China and Japan wise in acting with restraint in East China Sea

Japan invaded China in 1894-95 and 1931-45 and brought humiliation and disasters to China. Those were events long ago and have nothing to do with current Japanese people and their government. However, hatred remains among quite a few Chinese people.

That was why, for a time, a naval war between China and Japan at the 120th anniversary of Sino-Japanese naval battle, to revenge China’s naval defeat, became a hot topic (see my post “War with the Philippines or Japan?” dated July 18).

There is also surge of nationalism among Japanese people due to recent tension with Russia, South Korea and China concerning certain islands. To appease public indignation, Prime Minister Yoshihiko Noda announced that Japan might use its navy in its dispute with China.

To fight, or not fight, that is the question now for Chinese leaders. Unwilling to fight a naval war with no prospects of victory, and pursuing the course of peaceful rise, Chinese leaders decided not to fight. According to Hong Kong’s Ming Pao, they disallowed Diaoyu activists’ boat to leave Ningbo to claim sovereignty at the islands in July. Due to their direction, the Hong Kong authority also did so.

That will certainly make them unpopular; therefore, this time Hong Kong allowed activists’ boat to go to the islands to show Chinese people’s indignation. However, to avoid intensification of the tension, Chinese leaders have not sent any ship to escort the boat or given any assistance to the activists in their action to claim China’s sovereignty over the islands.

The arrest of the activists by Japanese coast guards provided Chinese leaders the golden opportunity to give a show of its hard-line attitude. Their state media issued stark warnings alleging that China was prepared to take action to defend its sovereignty over the disputed islands, and China’s diplomat lodged a “serious protest”.

Unwilling to fight a war, the Japanese government also acted with restraint. It not only released the activists and their boat promptly, but even provided the boat with fuel and food.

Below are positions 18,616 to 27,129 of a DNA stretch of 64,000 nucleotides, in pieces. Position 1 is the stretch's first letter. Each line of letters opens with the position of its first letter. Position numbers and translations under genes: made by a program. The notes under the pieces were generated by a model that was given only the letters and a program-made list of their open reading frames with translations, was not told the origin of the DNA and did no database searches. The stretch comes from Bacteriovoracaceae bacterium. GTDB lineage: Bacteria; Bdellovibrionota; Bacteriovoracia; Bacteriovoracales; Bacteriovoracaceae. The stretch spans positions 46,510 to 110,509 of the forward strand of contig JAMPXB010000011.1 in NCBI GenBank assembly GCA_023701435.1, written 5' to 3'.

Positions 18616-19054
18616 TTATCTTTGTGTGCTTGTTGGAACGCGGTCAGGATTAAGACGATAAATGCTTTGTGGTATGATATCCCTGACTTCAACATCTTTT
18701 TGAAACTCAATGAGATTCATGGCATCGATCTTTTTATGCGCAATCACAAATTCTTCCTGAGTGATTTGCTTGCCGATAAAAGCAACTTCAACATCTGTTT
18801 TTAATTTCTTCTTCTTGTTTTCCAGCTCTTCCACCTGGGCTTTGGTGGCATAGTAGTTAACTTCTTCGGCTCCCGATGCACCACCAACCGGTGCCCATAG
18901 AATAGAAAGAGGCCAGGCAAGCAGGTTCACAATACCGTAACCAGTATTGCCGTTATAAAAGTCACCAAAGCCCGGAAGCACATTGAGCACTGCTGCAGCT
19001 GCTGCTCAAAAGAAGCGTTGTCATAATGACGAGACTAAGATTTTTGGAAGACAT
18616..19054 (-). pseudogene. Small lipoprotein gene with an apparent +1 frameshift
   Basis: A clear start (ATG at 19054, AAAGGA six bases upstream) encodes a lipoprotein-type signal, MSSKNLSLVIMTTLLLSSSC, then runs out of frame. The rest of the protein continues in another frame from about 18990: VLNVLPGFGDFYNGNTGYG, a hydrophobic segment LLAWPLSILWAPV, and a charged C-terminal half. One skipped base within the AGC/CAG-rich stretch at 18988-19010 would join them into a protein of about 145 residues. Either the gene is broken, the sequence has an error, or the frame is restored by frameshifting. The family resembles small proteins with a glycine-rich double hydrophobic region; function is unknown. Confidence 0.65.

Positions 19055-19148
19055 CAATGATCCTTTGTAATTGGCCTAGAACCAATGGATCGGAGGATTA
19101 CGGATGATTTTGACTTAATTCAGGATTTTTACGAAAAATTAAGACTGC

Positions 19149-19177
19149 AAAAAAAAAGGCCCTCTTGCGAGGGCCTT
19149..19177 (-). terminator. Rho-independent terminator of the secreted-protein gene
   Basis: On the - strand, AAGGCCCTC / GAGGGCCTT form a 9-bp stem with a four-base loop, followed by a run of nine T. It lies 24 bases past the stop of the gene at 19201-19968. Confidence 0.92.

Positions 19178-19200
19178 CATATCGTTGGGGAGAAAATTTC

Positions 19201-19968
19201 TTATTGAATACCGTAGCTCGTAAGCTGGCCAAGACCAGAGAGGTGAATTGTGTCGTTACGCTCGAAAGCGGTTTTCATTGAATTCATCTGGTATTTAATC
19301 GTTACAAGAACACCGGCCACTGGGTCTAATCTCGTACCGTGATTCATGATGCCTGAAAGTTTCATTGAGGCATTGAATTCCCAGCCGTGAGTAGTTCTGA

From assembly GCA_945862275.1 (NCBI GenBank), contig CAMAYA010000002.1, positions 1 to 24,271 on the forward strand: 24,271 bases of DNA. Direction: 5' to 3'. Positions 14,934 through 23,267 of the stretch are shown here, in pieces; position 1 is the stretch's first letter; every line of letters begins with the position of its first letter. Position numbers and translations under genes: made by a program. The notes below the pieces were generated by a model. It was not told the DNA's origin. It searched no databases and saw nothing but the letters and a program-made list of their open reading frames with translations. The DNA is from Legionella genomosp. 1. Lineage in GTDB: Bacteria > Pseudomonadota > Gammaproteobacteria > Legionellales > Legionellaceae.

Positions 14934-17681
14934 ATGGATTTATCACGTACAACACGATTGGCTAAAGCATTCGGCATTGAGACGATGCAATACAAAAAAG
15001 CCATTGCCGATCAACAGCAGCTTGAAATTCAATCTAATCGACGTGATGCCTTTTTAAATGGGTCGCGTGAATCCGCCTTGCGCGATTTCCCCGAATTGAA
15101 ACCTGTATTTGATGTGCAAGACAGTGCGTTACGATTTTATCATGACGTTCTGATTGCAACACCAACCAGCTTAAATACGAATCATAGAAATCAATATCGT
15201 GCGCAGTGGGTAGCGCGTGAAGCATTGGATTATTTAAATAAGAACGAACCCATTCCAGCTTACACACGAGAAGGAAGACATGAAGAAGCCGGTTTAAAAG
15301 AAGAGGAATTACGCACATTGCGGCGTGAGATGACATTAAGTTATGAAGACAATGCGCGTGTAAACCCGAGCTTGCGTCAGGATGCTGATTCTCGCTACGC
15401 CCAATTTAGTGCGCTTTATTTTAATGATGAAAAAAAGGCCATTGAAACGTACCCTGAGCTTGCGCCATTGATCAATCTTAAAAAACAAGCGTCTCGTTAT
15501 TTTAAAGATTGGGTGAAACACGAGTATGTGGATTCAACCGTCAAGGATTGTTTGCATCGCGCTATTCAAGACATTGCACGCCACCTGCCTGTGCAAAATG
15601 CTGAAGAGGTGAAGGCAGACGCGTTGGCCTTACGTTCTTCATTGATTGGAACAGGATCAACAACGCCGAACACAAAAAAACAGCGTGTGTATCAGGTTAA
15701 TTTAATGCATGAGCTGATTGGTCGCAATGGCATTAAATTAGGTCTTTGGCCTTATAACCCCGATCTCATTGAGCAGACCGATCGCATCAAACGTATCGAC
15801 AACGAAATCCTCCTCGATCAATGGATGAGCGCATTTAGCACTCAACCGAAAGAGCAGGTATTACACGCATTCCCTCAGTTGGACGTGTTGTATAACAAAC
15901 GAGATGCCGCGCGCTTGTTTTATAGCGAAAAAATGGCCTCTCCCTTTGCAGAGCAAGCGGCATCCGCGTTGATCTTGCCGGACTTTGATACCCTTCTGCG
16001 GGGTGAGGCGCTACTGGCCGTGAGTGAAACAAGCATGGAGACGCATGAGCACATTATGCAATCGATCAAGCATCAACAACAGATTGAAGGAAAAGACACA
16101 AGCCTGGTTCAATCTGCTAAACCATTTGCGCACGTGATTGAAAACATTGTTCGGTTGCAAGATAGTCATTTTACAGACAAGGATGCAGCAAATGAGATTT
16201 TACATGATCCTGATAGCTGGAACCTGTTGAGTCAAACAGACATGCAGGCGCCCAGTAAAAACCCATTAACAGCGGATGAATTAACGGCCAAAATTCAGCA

No wonder China’s official mouthpiece Xinhua publishe a comdmentary, pointing out that Japan is wise in releasing Chinese Diaoyu Islands activists. It stresses that Japan should think twice before taking any action concerning the Diaoyu Islands, and put an end to the farce of purchasing the islands as soon as possible.

The commentary holds that the Japanese government’s prompt release of island activists was a wise measure to avoid deterioration of Sino-Japanese relations. However, the Japanese government’s further action will be critical in preventing escalation of the tension at the Diaoyu Islands that may affect the overall situation of Sino-Japanese relations.

It points out that it will be most critical for Japan to respect historical facts and Chinese people’s feelings. Chinese leaders used the activists to show Chinese people’s feeling and the leaders’ mindset that they do not want to fight a war but have to fight it if forced to.

By prompt release of activists, the Japanese government also showed that it had no desire to fight a war but had to appease public anger.

I am certainly pleased that both sides acted with restraint. If China revenges its defeat long ago and then Japan revenges again, it will be a repetition of the long-term conflicts between France and Germany that gave rise to World War II in Europe.

Now, generations of French and German leaders have had the wisdom to bury the hatchet and set up the EU to try to ensure eternal peace in Europe. Why should China and Japan not follow their example, and establish a prosperous Asian Union?

Click here for all stories about Senkaku Islands (Diaoyu Islands)

Categories: Politics & Law

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3 replies

  1. I think that the setting up of the EU was sold to the populace on the “no more wars” line. The truth is that the political ruling classes of the nations involved bulldozed their taxpayers into something that could never work—for their own transient political gain and power.

    Perhaps the Chinese won’t mind when a new “Greater East Asia Co-prosperity Sphere” is set up under the same rubric? China, Japan, Korea, the Philippines, Vietnam, Thailand etc etc … all could set up a single EU style empire, with it’s headquarters (capital) in Seoul?

    Would that be a good idea, do you think—at last, no more wars over silly little islands …



  1. Japan to buy disputed East China Sea islands « China Daily Mail
  2. War between China and Japan imminent; reply to comments « China Daily Mail

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